UAB Alumna Finds Novel Inspiration in Alabama
By Gail Allyn Short
The road to Irene Latham's first novel began in a New York City art museum and led her to Gee's Bend, Alabama. She recently shared her story—and some words of encouragement—with UAB writing students.
Irene Latham always knew she was meant to be a writer. It just took her a few decades to find the right path. The author and 1991 UAB graduate recently returned to her alma mater to talk with students about the craft of writing, the art of finding inspiration, and her first novel, Leaving Gee’s Bend, which debuted this spring.
“As soon as I could read, I was writing,” Latham says. At four she started creating poems for her mother. By eight she wrote in her copy of Dr. Seuss’s My Book About Me that she wanted to be a writer when she grew up.
When it came time for college, however, her parents advised her to choose a more practical career. “They said, ‘It’s difficult to make a living as a writer,’” Latham recalls. So she majored in social work instead, and then concentrated on marriage, career, and motherhood. But she never stopped working on her poems.
“My epiphany moment came after my third child was born,” Latham says. “I looked around at the piles of paper on my desk and spilling out of its drawers and realized that I had been doing what I was meant to do all along. Now it was time to be brave enough to share all of those words with other people.”
Words Into Type
With persistence, she succeeded, eventually becoming a contributor to the collection Poems From the Big Table. Her own collection, What Came Before, won the Alabama State Poetry Society’s Book of the Year award in 2007.
“I now know that there are two kinds of bravery,” Latham says. “One kind is when you write something down on the page. The other is when you put it out there to have someone else react to it.”
Even though writing is an inherently solitary profession, the secret to finding inspiration also involves stepping out into the world and living “a life worth writing about,” Latham explains.
“One of the hazards of being a writer is spending so much time inside, all alone, typing, when actually the seeds of stories are found outside, under rocks, in museums, at the park, and in virtually any moment that’s new and different and engages the writer with the world and the experience of being human.”
For Latham, the road to Leaving Gee’s Bend began at New York City’s Whitney Museum of American Art. She went there to see an exhibit of dozens of colorful quilts made by a group of African-American women from Gee’s Bend, Alabama, a tiny community in rural Wilcox County, west of Montgomery.
Stories of Survival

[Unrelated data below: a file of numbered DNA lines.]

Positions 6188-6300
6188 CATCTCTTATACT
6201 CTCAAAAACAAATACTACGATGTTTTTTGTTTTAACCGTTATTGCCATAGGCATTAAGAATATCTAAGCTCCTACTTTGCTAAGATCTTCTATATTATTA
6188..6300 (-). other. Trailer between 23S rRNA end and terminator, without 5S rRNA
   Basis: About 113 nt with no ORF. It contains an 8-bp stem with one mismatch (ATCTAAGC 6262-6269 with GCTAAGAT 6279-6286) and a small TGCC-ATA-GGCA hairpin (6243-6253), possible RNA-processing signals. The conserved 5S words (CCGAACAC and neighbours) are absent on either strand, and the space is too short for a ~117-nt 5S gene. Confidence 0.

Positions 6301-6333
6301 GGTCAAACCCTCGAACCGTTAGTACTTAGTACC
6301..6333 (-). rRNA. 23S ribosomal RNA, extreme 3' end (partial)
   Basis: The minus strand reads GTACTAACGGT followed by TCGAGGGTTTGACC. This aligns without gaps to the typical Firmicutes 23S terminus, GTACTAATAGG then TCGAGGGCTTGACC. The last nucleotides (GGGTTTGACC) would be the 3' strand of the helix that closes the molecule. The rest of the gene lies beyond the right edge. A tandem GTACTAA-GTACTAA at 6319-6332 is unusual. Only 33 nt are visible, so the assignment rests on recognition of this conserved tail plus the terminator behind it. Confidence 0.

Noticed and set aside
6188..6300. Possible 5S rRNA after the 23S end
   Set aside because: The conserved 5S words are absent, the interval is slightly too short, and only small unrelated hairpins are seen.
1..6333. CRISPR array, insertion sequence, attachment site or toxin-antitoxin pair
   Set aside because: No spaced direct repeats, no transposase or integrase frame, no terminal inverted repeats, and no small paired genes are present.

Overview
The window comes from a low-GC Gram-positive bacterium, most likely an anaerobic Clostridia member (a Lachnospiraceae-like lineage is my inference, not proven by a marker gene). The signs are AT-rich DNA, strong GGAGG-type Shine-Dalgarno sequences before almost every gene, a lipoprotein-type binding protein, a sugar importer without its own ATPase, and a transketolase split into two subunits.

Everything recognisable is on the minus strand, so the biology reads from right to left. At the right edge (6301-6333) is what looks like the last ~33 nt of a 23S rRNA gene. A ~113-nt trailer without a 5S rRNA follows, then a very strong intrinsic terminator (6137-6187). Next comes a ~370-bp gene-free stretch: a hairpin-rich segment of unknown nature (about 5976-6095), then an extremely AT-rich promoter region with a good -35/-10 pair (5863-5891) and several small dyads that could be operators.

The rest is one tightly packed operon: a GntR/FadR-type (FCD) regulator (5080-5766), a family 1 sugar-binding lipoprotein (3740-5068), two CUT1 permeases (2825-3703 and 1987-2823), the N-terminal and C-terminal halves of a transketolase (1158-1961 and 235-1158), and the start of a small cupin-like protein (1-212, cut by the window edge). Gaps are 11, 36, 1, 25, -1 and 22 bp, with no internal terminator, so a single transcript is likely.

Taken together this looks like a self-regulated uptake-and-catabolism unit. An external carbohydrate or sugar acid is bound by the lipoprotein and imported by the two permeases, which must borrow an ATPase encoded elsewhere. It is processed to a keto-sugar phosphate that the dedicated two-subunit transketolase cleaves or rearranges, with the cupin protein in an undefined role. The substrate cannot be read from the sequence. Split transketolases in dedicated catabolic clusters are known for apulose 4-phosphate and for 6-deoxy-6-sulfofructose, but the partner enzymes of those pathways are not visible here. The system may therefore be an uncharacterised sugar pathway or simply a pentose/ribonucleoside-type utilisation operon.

The masterfully woven quilts earned international fame for the women of Gee’s Bend, but the exhibit also chronicled the town’s history of hardship. Latham was particularly struck by an incident during the Great Depression, when a shopkeeper who had extended credit to the black families in the community died. His relatives, desperate for money, called in all of those debts and took away what little the black families owned. As a result, many blacks in Gee’s Bend became destitute, sustained only by meager rations brought in by the Red Cross.
“As I was reading about all of these events, I just knew that I had to write about them,” Latham says. “How do you survive that and still love humanity and love the world?” Latham poured herself into research, making repeated trips to Gee’s Bend and to the public library in nearby Camden.
Leaving Gee’s Bend is an adventure story, set in 1932 and told from the point of view of 10-year-old Ludelphia Bennett. When her mother becomes ill, Ludelphia is determined to get the medicine she needs and strikes out on her own to walk to Camden, some 40 miles away.
In order to promote Leaving Gee’s Bend, Latham has been spending a lot of time on the road herself lately, speaking at schools, libraries, and writer’s conferences around Alabama and across the United States. She is also working on a second novel, Escape From Fire Mountain, which is taking her farther afield—to the Caribbean island of Martinique in 1902. The story revolves around two girls who escape the eruption of the island’s Mount Pélee. Latham is also writing a new book of poetry titled Tell Me.
“The most important things that I have learned through all of this are to be open to life’s experiences and that there isn’t one path toward any goal,” she says. “You can take the detours and still get there. Looking back, I wouldn’t change a thing.”